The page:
Charleston was also the cultural and commercial center of South Carolina, a state perhaps more attached to the institution of slavery, and in 1860 more determined to break with the union, than any other state.
Charleston was the summer gathering place of all the large plantation owners of coastal South Carolina; where they came to escape the deadly "miasmic air" (in reality, malaria mosquitoes were the main threat) of the swampy coastal plane. It was dominated by the views of such men. It alone, tried a showdown with the federal government, in 1832, when John C. Calhoun claimed the doctrine that a state could, after a certain democratic procedure, declare a federal law (the tariff in particular) to be null - hence the nullification crisis.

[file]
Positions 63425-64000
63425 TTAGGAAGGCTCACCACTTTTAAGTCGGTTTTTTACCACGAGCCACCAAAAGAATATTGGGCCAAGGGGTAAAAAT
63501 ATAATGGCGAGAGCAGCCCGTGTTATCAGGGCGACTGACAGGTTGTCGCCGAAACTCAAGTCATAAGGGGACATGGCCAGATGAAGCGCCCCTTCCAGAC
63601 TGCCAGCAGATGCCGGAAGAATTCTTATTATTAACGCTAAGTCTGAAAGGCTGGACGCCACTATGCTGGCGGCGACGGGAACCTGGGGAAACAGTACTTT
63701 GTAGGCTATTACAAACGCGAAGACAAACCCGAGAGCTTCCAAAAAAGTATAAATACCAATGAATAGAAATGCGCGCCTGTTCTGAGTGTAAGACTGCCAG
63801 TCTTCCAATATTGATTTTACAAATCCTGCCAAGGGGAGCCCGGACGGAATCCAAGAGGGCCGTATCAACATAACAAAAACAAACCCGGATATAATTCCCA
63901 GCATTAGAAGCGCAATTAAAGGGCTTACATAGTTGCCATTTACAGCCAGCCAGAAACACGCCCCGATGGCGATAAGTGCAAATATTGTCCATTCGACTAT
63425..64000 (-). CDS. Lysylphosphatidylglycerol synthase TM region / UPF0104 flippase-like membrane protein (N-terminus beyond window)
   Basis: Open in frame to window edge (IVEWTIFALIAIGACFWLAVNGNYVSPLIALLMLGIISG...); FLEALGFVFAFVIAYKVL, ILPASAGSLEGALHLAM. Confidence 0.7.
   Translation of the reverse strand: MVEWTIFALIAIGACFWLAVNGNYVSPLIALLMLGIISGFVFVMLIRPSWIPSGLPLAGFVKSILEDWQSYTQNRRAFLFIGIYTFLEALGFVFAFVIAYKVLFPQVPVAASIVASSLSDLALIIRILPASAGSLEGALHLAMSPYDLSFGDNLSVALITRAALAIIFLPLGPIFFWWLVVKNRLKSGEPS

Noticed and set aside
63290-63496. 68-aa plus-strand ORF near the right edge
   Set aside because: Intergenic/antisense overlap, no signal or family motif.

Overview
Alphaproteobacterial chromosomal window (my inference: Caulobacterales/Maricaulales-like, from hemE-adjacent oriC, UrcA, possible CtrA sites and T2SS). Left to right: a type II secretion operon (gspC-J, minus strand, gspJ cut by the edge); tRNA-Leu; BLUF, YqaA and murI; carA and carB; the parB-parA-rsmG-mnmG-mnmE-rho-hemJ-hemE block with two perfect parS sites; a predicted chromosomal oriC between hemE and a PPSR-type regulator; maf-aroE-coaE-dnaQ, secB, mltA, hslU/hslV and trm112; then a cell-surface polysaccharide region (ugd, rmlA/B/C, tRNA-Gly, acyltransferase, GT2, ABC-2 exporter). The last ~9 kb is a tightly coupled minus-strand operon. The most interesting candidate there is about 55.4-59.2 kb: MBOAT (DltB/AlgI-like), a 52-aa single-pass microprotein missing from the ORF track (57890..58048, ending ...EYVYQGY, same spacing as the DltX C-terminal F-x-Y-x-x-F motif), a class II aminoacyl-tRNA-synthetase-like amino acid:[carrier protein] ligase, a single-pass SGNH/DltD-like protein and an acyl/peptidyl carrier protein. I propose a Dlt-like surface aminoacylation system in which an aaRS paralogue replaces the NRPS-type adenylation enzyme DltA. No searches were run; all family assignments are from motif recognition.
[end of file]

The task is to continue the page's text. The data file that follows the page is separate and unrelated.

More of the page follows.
A description circa 1815 and later, when James Henry Hammond was growing up there. "Rustic as it was, with a population of scarcely a thousand, the town was laid out on a monumental scale. Boulevards more than a hundred feet wide marked off four-acre blocks dotted with wooden houses regularly trimmed in yellow and grey. ... The statehouse, atop a three-hundred-foot hill covered with oaks, dominated the town. Just across the street lay the brick buildings of the college."